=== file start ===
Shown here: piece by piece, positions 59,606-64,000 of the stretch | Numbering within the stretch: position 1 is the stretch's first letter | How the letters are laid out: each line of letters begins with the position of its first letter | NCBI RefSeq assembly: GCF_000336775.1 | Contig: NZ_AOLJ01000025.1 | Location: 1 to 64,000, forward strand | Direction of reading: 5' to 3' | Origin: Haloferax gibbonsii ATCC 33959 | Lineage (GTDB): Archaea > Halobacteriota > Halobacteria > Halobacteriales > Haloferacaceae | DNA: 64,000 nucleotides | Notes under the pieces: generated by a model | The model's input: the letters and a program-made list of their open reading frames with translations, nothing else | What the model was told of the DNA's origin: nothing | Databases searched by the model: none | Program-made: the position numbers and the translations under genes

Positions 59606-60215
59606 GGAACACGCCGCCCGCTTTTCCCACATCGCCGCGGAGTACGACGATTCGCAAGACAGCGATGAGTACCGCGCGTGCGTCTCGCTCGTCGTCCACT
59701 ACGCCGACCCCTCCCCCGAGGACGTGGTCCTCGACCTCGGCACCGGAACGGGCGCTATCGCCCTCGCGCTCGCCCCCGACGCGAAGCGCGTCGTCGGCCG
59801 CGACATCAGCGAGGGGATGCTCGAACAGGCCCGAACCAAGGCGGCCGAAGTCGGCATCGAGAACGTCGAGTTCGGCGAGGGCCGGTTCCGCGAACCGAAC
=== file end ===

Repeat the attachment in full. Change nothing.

Shown here: piece by piece, positions 59,606-64,000 of the stretch | Numbering within the stretch: position 1 is the stretch's first letter | How the letters are laid out: each line of letters begins with the position of its first letter | NCBI RefSeq assembly: GCF_000336775.1 | Contig: NZ_AOLJ01000025.1 | Location: 1 to 64,000, forward strand | Direction of reading: 5' to 3' | Origin: Haloferax gibbonsii ATCC 33959 | Lineage (GTDB): Archaea > Halobacteriota > Halobacteria > Halobacteriales > Haloferacaceae | DNA: 64,000 nucleotides | Notes under the pieces: generated by a model | The model's input: the letters and a program-made list of their open reading frames with translations, nothing else | What the model was told of the DNA's origin: nothing | Databases searched by the model: none | Program-made: the position numbers and the translations under genes

Positions 59606-60215
59606 GGAACACGCCGCCCGCTTTTCCCACATCGCCGCGGAGTACGACGATTCGCAAGACAGCGATGAGTACCGCGCGTGCGTCTCGCTCGTCGTCCACT
59701 ACGCCGACCCCTCCCCCGAGGACGTGGTCCTCGACCTCGGCACCGGAACGGGCGCTATCGCCCTCGCGCTCGCCCCCGACGCGAAGCGCGTCGTCGGCCG
59801 CGACATCAGCGAGGGGATGCTCGAACAGGCCCGAACCAAGGCGGCCGAAGTCGGCATCGAGAACGTCGAGTTCGGCGAGGGCCGGTTCCGCGAACCGAAC